Guy starts a LP station in Concord.
Mon Feb 5 13:03:50 EST 2007
> > From: "Dan Strassberg" <email@example.com>
> To: "A. Joseph Ross" <firstname.lastname@example.org>,
> "Garrett Wollman" <email@example.com>
> Date: Sun, 4 Feb 2007 11:58:02 -0500
> Subject: Re: Guy starts a LP station in Concord.
> I believe that if you can receive other classical music
> streams without dropouts on your home dialup connection,
> your dropout problem at home is probably NOT your dialup
> connection. Instead, the weak link is more likely the
> connection between WCNH's servers and your ISP's POP that
> serves your home neighborhood. Hence, if you keep your
> present ISP when you get high-speed Internet service at
> home, the dropout problem is likely to persist.
That's not necessarily true. It may depend on whether WCNH
may be streaming at a higher bitrate than your dial-up can
allow through, which would explain why you can listen to
the same stream on a broadband connection at work but not
The higher the streaming bitrate, the better the audio
fidelity. However, the bandwidth of the connection limits
its ability to process the higher bitrates depending on
its capacity in relation to the bitrate of the stream.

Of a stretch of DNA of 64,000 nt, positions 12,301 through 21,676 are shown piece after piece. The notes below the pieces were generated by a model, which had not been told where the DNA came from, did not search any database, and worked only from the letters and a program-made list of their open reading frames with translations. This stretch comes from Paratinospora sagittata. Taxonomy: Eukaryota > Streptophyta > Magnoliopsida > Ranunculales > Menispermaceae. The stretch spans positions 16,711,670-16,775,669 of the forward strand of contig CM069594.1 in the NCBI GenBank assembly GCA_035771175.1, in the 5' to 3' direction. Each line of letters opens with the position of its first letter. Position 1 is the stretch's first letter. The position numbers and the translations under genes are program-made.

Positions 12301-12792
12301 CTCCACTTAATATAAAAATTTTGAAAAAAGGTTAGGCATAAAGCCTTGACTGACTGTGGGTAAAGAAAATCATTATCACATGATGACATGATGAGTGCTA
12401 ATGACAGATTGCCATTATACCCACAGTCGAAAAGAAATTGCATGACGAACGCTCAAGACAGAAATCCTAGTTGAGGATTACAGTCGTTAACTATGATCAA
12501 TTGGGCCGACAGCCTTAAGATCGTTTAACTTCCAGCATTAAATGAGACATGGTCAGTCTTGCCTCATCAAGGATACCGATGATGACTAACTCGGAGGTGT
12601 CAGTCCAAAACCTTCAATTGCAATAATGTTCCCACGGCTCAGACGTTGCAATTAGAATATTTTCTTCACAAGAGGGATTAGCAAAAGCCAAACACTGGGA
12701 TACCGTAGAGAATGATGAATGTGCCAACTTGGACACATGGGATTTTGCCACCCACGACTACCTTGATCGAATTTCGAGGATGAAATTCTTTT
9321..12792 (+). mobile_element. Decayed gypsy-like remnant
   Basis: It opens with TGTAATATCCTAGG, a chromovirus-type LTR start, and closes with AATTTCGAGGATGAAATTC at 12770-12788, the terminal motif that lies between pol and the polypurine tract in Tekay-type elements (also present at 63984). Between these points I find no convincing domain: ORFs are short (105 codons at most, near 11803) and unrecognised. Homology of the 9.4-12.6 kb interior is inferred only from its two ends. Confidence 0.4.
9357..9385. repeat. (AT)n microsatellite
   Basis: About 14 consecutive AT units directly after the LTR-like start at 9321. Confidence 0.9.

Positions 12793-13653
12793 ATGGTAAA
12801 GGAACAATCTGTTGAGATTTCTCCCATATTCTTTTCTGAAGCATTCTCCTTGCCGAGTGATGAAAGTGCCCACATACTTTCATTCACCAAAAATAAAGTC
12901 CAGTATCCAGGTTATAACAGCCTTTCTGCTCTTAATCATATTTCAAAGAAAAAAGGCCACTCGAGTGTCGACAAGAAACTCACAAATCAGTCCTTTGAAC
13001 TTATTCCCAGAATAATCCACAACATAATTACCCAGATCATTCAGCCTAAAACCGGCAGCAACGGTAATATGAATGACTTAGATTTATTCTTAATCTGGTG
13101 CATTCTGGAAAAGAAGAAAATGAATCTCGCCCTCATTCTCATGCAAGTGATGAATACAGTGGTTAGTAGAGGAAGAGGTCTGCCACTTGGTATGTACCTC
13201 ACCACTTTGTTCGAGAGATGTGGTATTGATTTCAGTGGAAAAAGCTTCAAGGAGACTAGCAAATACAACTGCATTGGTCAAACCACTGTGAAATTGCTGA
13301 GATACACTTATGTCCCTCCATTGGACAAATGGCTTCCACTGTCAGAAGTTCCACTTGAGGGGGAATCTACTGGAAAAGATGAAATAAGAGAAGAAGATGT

Picture a dial-up connection as a very narrow "bottleneck"
in which digital information (the program you're listening
to) must pass through to reach your home computer. Picture
your broadband connection at work as a much larger portal.
The higher the bitrate of the stream, the more information
must be able to pass through the connection at any given
moment. Much more information can pass through broadband
than dial-up at any given moment.
The same amount of information that can pass through the
larger broadband connection at your work may not be able
to pass through your home dial-up "bottleneck" without
exceeding the capacity that it is able to allow through,
creating digital "logjams", which manifest as dropouts.
Dial-up connections, which are at most 56kbps, can not
consistently process streams that are larger than that
amount (and often have problems with some that may be a
little under that amount as well) because they're simply
too narrow to allow all that information through without
"jamming up" and dropping out.
You could ask WCNH at what bitrate they stream. If it
is a larger amount than (or approaching) 56kbps, then
that's your problem at home, and a broadband connection
(even with the same ISP) will most likely solve it.
Some stations offer different streams of the same program
material at different bitrates to accommodate users with
different types of connections. WMBR at MIT offers three
different streams. They offer a full-fidelity stream at
128kbps which requires a high-speed broadband connection,
plus a medium speed, medium fidelity stream at 64kbps
which still requires broadband but will work with slower
DSL services, etc... And finally, a 24kbps stream which
has obviously muddy fidelity due to the limitations of
audio streaming at that rate, but it allows WMBR to at
be heard on the slowest dial-up connections anywhere.
Stations that do all that are the exception, though.
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